In 1855, Governor Isaac Stevens of the Washington Territory, negotiated a treaty with the Yakama (formerly Yakima), Umatilla, Cayuse, and Walla Walla tribes, forcing the tribes to relinquish more than six million acres of land to the United States Government. In exchange, the tribes were promised that white miners and settlers would not be permitted to trespass on tribal lands while they awaited ratification of the treaty from the United States Senate.
That promise was broken. Gold strikes in the Colville and Fraser River areas in British Columbiaresulted inlarge groups of miners invading tribal lands. While crossing the region, they known to steal horses from the tribes and mistreat Native women.
Retaliation from some of the Yakama warriors gave way to what would become a multi-year conflict between the United States and Yakama people. The Yakama war lasted from 1855-1858. By the end of the war, the Yakama had lost 90 percent of their traditional lands, and were forced onto a reservation.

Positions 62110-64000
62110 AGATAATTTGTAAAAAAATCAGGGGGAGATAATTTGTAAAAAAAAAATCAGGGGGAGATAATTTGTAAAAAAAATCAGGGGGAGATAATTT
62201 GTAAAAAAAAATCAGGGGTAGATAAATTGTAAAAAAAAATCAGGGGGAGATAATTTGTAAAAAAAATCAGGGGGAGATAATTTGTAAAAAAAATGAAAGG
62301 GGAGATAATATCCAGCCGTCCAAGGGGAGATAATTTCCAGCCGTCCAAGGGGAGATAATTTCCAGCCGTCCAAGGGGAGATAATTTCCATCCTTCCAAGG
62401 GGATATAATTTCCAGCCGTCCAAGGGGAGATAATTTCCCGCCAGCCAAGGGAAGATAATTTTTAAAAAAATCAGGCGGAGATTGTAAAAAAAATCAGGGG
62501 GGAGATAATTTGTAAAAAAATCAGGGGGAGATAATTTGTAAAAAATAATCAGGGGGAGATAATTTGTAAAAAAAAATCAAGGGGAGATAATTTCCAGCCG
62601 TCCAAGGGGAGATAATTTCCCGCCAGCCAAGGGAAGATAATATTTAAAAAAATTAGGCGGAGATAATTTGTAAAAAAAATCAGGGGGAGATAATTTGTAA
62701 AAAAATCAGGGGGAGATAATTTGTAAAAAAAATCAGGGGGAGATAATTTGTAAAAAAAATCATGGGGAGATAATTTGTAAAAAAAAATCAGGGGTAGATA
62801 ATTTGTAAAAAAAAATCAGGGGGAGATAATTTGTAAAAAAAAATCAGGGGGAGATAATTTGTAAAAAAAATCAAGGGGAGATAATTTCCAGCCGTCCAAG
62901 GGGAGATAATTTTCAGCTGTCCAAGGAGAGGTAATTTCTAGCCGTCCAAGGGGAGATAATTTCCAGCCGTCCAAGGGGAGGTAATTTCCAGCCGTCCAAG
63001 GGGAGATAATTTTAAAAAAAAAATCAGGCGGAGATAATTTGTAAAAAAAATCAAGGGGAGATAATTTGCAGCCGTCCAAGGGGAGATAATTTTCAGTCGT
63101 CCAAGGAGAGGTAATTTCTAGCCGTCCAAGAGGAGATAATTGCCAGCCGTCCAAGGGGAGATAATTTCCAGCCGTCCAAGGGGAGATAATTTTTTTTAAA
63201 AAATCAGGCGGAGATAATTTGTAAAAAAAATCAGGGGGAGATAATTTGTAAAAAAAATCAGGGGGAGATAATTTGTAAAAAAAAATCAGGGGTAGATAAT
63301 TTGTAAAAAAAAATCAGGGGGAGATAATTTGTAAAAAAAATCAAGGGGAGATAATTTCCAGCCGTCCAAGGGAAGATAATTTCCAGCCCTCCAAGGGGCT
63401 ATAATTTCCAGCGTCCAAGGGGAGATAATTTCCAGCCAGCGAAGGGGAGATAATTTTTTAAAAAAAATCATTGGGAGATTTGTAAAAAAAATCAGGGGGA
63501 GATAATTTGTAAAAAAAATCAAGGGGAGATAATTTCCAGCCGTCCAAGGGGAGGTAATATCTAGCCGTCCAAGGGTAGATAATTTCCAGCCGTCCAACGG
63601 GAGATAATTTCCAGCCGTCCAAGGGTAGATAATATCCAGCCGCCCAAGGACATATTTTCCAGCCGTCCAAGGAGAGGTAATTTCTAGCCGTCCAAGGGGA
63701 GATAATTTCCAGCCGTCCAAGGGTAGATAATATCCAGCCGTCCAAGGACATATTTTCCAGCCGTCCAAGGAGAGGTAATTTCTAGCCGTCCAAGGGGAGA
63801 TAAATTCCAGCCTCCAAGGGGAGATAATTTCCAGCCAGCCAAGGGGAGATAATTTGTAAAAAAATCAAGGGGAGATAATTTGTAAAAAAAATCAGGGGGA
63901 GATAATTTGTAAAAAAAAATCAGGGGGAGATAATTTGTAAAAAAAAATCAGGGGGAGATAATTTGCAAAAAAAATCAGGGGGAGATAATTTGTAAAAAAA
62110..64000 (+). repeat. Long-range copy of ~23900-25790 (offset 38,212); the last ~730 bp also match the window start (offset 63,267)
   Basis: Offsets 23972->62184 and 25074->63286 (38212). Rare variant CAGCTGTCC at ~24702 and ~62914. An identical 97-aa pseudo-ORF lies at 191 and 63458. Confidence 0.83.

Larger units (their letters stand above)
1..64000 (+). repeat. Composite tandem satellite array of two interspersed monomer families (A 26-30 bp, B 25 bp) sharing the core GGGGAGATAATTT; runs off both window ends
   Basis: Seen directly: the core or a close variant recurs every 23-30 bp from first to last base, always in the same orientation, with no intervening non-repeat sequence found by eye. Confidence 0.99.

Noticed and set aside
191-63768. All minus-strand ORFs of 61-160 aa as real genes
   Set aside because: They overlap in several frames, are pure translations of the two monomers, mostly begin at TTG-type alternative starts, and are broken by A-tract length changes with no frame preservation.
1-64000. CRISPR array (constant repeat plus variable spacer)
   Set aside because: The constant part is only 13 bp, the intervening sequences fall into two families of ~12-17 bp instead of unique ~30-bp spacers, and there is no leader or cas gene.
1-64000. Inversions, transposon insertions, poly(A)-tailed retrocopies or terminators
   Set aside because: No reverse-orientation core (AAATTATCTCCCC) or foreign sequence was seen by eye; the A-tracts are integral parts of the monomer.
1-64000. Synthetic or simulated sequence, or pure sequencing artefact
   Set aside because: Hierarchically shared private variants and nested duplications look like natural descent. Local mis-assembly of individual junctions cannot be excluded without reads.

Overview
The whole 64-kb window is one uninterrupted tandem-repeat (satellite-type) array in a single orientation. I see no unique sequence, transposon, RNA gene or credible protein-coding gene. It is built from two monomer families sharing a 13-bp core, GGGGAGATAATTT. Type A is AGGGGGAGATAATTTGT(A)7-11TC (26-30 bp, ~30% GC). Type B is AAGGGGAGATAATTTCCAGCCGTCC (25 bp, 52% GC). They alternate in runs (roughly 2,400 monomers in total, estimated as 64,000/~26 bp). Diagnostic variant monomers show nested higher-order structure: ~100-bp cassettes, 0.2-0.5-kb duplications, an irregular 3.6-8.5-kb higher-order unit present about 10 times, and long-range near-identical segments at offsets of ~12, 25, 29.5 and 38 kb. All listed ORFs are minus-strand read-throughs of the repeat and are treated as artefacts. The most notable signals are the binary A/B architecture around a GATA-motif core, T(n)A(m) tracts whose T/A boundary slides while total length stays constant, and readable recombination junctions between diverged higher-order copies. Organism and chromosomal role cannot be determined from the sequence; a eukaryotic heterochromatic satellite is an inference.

History offers little documentation of the Yakamas’ account of the war. Emily Washines wanted to change that.
Washines (Yakama/Cree/Skokomish) learned about the war as a toddler via oral histories passed down from her family. Her relative was a Yakama Treaty signer.
In addition to producing a video about Yakama women in the war, which was partially narrated in the Yakama language, and writing blogs for her website, Native Friends, she began looking for descendants of the U.S. Army combatants who fought on the other side.
When Washingtonian Glen Hamilton heard Washines’ story on the radio, he contacted her. Hamilton’s relative, Supplina Hamilton, was an Oregon Volunteer soldier in the Yakama war from 1855-1856. Washines and Hamilton exchanged stories about their relatives and communicated via email for more than a year. When their two families finally came together in person, we were there to capture it.
Washines hopes that standing side by side with historical enemies will help change how we view history and ensure that the Northwest remembers that history.